While not entirely certain, it is estimated that about forty million soldiers across thirty-two different nations lost their lives in World War I. For any type of media to try and represent the struggle of war in general, let alone this one in particular, without creating something disrespectful is a truly monumental task. There are an overwhelming number of aspects to the scale of the battles that need to be addressed, such as the tedious yet brutal trench warfare and the horrific sights in “no man’s land” between opposing armies.
Director Sam Mendes, inspired by the stories of his grandfather who served in the British Army, took up this challenge in a unique, pain-staking way that allows the audience to fully immerse itself in the horrors of the First World War. By working with the award-winning director of photography Roger A. Deakins, Mendes and his crew were able to give their film the illusion of being shot entirely in one take. To shoot an entire scene without cutting is already strenuous on its own, but some would say that filming an entire movie in this way is impossible. Mendes and Deakins are the next in a short line of brave filmmakers who have attempted this technique, and the result is something truly astounding. While the entire film isn’t actually one singular shot, as there are various moments where the scene goes black briefly or the camera moves behind a large object before cutting, the illusion that it creates allows for a much deeper immersion into the two soldiers at the forefront of the film’s narrative.
The cinematography doesn’t take the easy way out, either; the camera crew is able to move along with the film’s protagonists in creative ways that also manage to showcase clever visual storytelling. One sequence involves the two soldiers, Schofield and Blake, walking around a muddy pond in no man’s land. Instead of following them from behind as they go around, however, the camera glides across the pond without creating any ripples to showcase the dead bodies that lie inside it. It’s this level of detail that elevates the cinematography from just being a “gimmick” into something truly admirable. Additionally, the camera is able to dynamically frame itself depending on the situation to create a number of memorable, visually appealing “shots.” This is most noticeable during a lengthy sequence that takes place in the town of Écoust at nighttime. It is entirely lit by fire and flares shot into the air by German soldiers, and Schofield attempts to use the limited shadows to avoid getting shot. Each moment of this visually stunning section of the film perfectly showcases the mastery with which Deakins was able to capture this war.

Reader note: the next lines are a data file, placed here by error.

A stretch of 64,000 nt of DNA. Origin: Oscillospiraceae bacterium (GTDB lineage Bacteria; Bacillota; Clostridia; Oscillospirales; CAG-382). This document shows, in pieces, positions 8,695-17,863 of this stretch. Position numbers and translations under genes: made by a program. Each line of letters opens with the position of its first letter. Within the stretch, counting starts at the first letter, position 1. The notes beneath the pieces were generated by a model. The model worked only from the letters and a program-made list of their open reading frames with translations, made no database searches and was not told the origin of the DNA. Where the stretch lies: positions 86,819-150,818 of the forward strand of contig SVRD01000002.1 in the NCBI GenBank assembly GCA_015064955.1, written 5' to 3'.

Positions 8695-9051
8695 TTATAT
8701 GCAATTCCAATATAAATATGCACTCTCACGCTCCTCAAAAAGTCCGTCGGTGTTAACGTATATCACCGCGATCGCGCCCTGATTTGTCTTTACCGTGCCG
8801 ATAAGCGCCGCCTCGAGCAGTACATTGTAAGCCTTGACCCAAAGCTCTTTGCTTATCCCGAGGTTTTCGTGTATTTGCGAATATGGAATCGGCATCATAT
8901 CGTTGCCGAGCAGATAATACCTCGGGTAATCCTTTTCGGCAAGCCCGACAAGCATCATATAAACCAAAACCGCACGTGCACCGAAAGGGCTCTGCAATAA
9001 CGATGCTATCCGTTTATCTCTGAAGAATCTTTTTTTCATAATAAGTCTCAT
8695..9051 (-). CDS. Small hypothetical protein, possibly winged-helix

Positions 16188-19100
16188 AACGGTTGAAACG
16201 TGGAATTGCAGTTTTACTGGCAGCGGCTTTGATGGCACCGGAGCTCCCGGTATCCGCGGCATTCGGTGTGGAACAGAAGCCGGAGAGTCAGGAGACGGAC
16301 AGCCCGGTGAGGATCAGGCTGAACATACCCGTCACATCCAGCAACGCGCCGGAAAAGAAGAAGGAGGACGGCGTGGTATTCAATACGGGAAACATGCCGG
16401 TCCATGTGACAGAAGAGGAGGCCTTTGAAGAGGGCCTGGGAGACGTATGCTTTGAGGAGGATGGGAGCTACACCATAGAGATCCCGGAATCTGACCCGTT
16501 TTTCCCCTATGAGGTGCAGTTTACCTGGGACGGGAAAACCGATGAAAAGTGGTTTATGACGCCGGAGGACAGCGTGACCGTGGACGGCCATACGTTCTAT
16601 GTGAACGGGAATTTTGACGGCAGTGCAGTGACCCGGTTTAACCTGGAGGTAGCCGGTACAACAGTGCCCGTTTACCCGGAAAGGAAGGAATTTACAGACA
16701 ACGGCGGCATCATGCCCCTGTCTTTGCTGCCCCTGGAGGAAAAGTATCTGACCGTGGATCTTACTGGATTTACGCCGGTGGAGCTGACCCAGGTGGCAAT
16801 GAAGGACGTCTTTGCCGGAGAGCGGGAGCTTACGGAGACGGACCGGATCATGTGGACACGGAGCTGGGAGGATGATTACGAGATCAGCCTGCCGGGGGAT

These technical achievements, however, take great priority over the other aspects that make up 1917. It was clear from the start that this was going to be a technical movie through-and-through, but beyond that there isn’t much to latch onto in terms of a gripping narrative. The audience watches Schofield and Blake traverse across desolate battlefields and countrysides to try and deliver a message, one that will hopefully prevent the deaths of 1,600 soldiers, including Blake’s older brother. Besides this basic premise, the film doesn’t make much of an effort to develop an interesting story or set of characters, beyond a few bits of background history or personality traits. The soldiers have brief discussions about their personal lives during various traveling sequences, but whenever they encounter a new obstacle, the film’s dialogue becomes secondary to the visuals. Mendes wants to have it both ways: he wants to tell a dramatic, character-driven war story, but also wants to create a technical masterwork. And unfortunately, the movie puts a much heavier focus on the latter.
It’s difficult to truly care about either Schofield or Blake on more than just a surface level. There are effective emotional moments sprinkled throughout the two-hour runtime, but the characters don’t dwell on them for very long. This doesn’t have to be a sprawling or complicated narrative; a simple story would probably be much more effective for a war movie like this, except it needs to have a stronger hook. Without fully-realized characters, 1917 feels almost lifeless, but perhaps that was Mendes’ purpose. Maybe his goal was to allow little time for viewers to emotionally connect with the story as a way to show how stressful war is, similar to Christopher Nolan’s Dunkirk from 2017. In any case, this film is certainly a technical marvel in terms of its production design, sound and film editing, and especially the cinematography. It’s just a shame that those things take priority here instead of a memorable narrative, which is what people truly remember war films for.